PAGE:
How the innate immune system discriminates pathogen attack from colonization with harmless commensal microbes is a fundamental unresolved question. One model suggests that the host responds to endogenous ligands generated as a consequence of the tissue damage associated with infection (DAMPs) and that these ligands must be encountered alongside the better-characterized Microbial-Associated Molecular Patterns to induce a robust inflammatory response. Another possibility is suggested by our recent discovery that host proteins that have undergone very specific post-translational modifications due to the activity of microbial-derived effectors or toxins may themselves trigger an innate immune response. These Virulence-Associated Molecular Patterns (VAMPs) can be considered as a subset of DAMPs that are found specifically after exposure to virulent pathogens that deliberately modify host proteins. Importantly, the response to these modified-self proteins occurs early in the course of infection and can induce strong and potentially protective immune responses. We refer to these as "effector-triggered immune" (ETI) responses. Here we propose studies to identify and better understand how the host senses and responds to bacterial effectors and the role that effector-triggered immunity plays in initiating and fine-tuning our response to virulent pathogens.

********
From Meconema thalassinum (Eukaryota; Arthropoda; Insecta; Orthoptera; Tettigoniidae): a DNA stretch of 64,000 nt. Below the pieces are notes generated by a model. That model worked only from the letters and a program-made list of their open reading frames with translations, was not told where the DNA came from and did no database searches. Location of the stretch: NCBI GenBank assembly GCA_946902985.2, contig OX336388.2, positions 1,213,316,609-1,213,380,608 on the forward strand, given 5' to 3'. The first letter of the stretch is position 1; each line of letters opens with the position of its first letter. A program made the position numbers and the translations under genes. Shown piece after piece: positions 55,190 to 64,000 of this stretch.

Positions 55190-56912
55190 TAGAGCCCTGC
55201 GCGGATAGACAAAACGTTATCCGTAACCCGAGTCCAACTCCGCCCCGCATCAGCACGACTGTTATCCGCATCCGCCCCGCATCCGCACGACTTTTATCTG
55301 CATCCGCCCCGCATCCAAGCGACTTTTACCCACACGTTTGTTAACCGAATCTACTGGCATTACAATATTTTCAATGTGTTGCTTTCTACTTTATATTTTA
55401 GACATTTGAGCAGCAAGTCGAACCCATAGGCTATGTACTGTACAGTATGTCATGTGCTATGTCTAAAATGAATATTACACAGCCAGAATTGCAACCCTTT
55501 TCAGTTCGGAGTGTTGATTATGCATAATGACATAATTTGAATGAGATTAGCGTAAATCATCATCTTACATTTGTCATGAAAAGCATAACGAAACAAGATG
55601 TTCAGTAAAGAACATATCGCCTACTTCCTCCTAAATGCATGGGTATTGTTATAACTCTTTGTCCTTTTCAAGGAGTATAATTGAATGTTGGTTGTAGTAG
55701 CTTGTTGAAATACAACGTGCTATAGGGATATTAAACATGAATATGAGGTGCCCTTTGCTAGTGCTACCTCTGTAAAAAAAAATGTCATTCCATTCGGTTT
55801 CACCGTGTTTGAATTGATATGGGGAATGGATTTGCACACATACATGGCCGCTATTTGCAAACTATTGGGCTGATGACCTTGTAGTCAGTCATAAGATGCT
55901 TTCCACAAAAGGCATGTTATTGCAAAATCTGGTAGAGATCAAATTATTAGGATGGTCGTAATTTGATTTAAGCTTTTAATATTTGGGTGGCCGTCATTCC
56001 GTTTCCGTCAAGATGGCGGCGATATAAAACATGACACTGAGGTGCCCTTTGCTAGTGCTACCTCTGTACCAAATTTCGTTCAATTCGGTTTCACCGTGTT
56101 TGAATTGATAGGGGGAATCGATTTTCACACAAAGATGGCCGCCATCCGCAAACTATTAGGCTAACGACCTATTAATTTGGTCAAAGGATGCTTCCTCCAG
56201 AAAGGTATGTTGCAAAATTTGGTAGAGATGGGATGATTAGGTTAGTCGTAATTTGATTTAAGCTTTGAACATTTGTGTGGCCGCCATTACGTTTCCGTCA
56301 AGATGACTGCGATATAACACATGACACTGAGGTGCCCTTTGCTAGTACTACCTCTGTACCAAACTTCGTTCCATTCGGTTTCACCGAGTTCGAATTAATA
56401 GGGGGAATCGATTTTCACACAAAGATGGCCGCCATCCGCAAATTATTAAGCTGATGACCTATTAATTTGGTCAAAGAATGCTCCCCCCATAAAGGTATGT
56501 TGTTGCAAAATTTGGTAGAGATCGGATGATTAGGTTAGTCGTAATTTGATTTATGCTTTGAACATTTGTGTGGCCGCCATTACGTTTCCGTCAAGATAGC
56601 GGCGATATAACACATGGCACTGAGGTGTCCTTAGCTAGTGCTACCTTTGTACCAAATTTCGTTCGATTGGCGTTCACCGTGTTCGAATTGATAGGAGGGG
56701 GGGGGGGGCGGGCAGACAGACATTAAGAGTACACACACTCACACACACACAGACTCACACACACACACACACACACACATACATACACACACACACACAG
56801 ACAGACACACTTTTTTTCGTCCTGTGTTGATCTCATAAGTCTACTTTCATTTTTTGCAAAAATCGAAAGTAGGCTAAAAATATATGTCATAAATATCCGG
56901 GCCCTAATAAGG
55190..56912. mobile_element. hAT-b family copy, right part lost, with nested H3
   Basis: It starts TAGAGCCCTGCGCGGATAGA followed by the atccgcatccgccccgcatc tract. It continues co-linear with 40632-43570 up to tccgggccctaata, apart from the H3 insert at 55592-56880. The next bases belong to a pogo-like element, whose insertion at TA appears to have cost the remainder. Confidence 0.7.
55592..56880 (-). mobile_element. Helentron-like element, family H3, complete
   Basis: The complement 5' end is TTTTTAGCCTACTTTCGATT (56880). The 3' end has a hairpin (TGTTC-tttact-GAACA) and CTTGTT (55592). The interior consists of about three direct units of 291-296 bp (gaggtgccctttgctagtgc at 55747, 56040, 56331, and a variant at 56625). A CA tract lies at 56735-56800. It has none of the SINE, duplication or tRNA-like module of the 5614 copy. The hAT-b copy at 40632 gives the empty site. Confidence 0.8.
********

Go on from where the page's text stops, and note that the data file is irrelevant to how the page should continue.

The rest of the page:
Our immune system is constantly faced with the problem of distinguishing whether a microbe is one of the harmless and often beneficial bacteria with which we are colonized or a potential pathogen likely to do us harm. We have recently identified a new way for the host to sense the potential threat of a microbe: by monitoring for the presence of virulence factors and increasing the immune response accordingly. Here we propose studies to better understand this novel mechanism of immune sensing and to understand its role in regulating defense against virulent pathogens.